Fewer Blacks Desire Military Career

Higher incomes and lure of private-sector jobs are main reasons

For decades, many young African-Americans have considered military service a gateway to career opportunities denied them in the civilian world. But that view could be changing.

Surveys conducted annually by the Pentagon among 16- to 21-year-olds have charted an unprecedented decline in recent years of interest among blacks in signing up with the armed services.

The shift in attitudes has not translated into a falloff in the number of blacks the military actually recruits. But the United States Army is sufficiently concerned about the implications for the all-volunteer force that it has commissioned a study into the factors behind the dramatic rise in "negative propensity to enlist" among blacks.

At the same time, the military has also, as a result, stepped up recruit advertising, which some say is one of the reasons for the decline in interest among blacks.

"African-American propensity is still higher than any other group in American society, but there was a drop. It was enough to cause concern, not for the immediate present, but for the future," says Lt. Col. Scott Henne, the Army's chief equal-opportunity action officer.

"We need to know if this was a one-time phenomenon or is this a pattern that would continue in the future," he says.

Alan Gropman, a military historian at the Industrial College of the Armed Forces who is conducting the study for the Army, says he has yet to draw any conclusions. But he suspects that one key reason why young blacks are less interested in pursuing military careers is growing affluence among African-Americans.

"We know that as the middle class expands, propensity declines because there are other opportunities out there. We also know that the black middle class is expanding. So logically, you can make that link," Dr. Gropman says.

At the same time, the US military faces heightened competition from corporate America, which has stepped up its recruiting efforts of minorities.

"What we are competing against is the college market as well as some of the civilian labor markets," notes Deborah Bosick, a Pentagon spokeswoman. "We all want the best and the brightest."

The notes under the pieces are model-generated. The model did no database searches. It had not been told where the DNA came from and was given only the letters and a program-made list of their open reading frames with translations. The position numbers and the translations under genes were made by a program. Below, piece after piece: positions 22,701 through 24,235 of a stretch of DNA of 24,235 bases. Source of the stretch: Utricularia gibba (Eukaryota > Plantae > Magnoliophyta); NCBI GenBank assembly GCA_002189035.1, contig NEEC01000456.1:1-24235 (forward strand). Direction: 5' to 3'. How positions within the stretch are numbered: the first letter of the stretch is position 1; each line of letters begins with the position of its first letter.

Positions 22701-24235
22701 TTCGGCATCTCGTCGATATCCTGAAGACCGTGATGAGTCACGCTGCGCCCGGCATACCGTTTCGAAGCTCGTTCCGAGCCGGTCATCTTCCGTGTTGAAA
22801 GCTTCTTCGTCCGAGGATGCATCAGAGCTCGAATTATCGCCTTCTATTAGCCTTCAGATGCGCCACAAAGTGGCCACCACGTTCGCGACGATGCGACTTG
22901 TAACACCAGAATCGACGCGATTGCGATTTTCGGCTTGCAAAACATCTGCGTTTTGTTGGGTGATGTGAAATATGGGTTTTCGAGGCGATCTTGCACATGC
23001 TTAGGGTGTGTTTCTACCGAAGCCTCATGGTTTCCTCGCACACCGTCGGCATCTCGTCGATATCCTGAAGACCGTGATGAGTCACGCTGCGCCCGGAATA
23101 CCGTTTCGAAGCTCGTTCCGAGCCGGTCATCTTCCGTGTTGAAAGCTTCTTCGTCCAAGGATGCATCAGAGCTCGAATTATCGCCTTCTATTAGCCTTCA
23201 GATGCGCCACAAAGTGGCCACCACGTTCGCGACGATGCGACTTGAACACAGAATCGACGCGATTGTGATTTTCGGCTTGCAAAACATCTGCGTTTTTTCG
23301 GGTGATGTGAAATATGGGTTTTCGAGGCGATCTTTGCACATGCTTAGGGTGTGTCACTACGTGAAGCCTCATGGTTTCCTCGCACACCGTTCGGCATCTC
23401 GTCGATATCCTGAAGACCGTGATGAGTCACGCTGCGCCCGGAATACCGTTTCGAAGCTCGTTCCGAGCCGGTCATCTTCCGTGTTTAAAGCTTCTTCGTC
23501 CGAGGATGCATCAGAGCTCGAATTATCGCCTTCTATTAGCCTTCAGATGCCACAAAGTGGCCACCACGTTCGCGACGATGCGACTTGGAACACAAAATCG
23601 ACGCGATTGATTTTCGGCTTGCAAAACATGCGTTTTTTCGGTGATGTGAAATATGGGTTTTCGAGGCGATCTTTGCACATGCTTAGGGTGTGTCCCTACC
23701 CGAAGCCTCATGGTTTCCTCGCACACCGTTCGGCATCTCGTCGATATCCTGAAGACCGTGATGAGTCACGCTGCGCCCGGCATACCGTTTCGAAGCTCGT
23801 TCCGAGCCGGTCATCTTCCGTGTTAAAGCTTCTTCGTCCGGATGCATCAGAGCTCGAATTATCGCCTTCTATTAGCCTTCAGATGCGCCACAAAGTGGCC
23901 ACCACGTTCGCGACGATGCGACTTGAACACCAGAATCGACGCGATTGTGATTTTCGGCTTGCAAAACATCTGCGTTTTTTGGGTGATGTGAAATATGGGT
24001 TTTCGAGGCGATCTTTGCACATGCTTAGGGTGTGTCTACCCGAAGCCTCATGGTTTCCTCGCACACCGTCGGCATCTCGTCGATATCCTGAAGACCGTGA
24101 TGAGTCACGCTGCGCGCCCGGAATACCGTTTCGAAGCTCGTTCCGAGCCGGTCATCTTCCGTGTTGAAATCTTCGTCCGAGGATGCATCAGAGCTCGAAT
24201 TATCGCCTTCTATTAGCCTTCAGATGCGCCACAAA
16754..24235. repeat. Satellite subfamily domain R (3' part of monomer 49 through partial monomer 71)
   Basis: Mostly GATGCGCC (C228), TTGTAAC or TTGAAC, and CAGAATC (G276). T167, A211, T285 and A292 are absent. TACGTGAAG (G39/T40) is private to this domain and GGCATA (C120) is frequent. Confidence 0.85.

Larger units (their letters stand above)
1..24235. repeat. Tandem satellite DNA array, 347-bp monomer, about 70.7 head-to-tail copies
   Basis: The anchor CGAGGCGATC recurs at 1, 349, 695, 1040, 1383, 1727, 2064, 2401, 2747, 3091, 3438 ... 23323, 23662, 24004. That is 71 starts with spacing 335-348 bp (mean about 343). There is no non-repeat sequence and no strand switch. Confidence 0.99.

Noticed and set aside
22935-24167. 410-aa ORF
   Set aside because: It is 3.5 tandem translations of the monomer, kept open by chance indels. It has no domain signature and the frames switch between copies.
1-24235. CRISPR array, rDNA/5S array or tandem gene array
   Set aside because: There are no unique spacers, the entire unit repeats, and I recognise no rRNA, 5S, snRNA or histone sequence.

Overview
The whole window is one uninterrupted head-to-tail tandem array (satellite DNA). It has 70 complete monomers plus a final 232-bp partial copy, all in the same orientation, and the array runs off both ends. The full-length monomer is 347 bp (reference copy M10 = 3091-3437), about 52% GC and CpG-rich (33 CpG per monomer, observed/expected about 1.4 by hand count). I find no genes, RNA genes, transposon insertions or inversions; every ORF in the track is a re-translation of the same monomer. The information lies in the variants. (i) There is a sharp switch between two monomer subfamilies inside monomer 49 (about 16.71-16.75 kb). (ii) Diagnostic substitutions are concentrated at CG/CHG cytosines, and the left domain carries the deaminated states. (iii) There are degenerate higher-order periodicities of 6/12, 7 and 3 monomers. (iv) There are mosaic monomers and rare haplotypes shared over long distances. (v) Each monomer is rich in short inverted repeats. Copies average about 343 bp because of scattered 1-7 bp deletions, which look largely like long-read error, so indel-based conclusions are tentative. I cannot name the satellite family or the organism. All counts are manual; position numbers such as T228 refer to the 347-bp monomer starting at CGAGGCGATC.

Blacks currently are 19.6 percent of the nation's 1.5 million service personnel, a margin that has largely held steady for the past decade despite the military's post-cold-war "downsizing" that began in 1989.

Colonel Henne says he believes that increases in negative propensity found among both blacks and whites was due to a withdrawal of recruitment advertising that accompanied the beginning of the downsizing.

Another reason, Henne says, is "the age of uncertainty and some of the isolationist attitudes that prevailed" after the Gulf war. Young people "from all groups" began asking themselves "do we really belong in places like the Gulf, Bosnia, and Somalia," he says.

As measured by the Pentagon's annual Youth Attitude Tracking Surveys (YATS), interest among blacks in joining the military fell from 49 percent to 32 percent between 1989 and 1993. It was the largest decline of its kind charted since YATS was initiated 21 years ago. For the same period, interest among whites dropped from only 25 percent to 23 percent.

Propensity for both groups remained steady in 1994 and then rose slightly last year, possibly as a result of a major boost in recruitment advertising triggered in 1993 by the YATS findings.

"We have reallocated advertising dollars and we have already seen some benefits," Henne explains.

Some experts say the increase in negative propensity among blacks also contributed to a decision by retired Gen. Collin Powell, then-chairman of the Joint Chiefs of Staff, to initiate in 1993 a massive expansion of the Junior Reserve Officers Training Corps, the Pentagon-run military training program for high school students.

While the armed forces deny that JROTC is a recruitment device in disguise, critics contend that it is targeted mainly at disadvantaged urban areas with the aim of encouraging promising high-schoolers, particularly African-Americans, to seek military careers.

Gropman says the drop in interest in soldiering among young blacks defies a trend set for more than a century. He points out that even 125 years ago, there were waiting lists for the Army's only two African-American cavalry regiments, while white regiments were always short-handed.

"Black interest in the Army was much higher than whites," he contends.

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